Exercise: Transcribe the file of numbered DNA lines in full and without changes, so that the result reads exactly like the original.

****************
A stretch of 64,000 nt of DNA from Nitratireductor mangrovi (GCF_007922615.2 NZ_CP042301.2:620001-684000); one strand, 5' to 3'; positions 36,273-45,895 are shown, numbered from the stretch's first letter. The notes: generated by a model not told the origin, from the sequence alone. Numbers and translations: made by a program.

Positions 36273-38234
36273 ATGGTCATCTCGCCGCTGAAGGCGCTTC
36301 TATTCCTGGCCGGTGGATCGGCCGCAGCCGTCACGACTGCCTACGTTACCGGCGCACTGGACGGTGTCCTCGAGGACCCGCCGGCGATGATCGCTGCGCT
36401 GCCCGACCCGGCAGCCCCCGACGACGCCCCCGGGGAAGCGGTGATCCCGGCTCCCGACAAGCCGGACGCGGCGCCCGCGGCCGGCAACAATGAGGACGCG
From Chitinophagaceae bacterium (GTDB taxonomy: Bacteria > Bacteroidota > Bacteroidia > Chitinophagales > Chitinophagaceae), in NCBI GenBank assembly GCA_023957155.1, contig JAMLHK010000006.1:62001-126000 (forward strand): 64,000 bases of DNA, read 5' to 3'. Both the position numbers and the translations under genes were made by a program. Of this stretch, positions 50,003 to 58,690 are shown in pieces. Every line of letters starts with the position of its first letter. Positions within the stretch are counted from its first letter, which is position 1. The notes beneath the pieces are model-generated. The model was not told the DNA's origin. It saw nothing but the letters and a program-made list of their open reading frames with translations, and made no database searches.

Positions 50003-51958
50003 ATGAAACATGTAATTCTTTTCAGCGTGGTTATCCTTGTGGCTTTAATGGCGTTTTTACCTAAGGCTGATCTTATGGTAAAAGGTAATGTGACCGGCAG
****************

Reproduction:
A stretch of 64,000 nt of DNA from Nitratireductor mangrovi (GCF_007922615.2 NZ_CP042301.2:620001-684000); one strand, 5' to 3'; positions 36,273-45,895 are shown, numbered from the stretch's first letter. The notes: generated by a model not told the origin, from the sequence alone. Numbers and translations: made by a program.

Positions 36273-38234
36273 ATGGTCATCTCGCCGCTGAAGGCGCTTC
36301 TATTCCTGGCCGGTGGATCGGCCGCAGCCGTCACGACTGCCTACGTTACCGGCGCACTGGACGGTGTCCTCGAGGACCCGCCGGCGATGATCGCTGCGCT
36401 GCCCGACCCGGCAGCCCCCGACGACGCCCCCGGGGAAGCGGTGATCCCGGCTCCCGACAAGCCGGACGCGGCGCCCGCGGCCGGCAACAATGAGGACGCG
From Chitinophagaceae bacterium (GTDB taxonomy: Bacteria > Bacteroidota > Bacteroidia > Chitinophagales > Chitinophagaceae), in NCBI GenBank assembly GCA_023957155.1, contig JAMLHK010000006.1:62001-126000 (forward strand): 64,000 bases of DNA, read 5' to 3'. Both the position numbers and the translations under genes were made by a program. Of this stretch, positions 50,003 to 58,690 are shown in pieces. Every line of letters starts with the position of its first letter. Positions within the stretch are counted from its first letter, which is position 1. The notes beneath the pieces are model-generated. The model was not told the DNA's origin. It saw nothing but the letters and a program-made list of their open reading frames with translations, and made no database searches.

Positions 50003-51958
50003 ATGAAACATGTAATTCTTTTCAGCGTGGTTATCCTTGTGGCTTTAATGGCGTTTTTACCTAAGGCTGATCTTATGGTAAAAGGTAATGTGACCGGCAG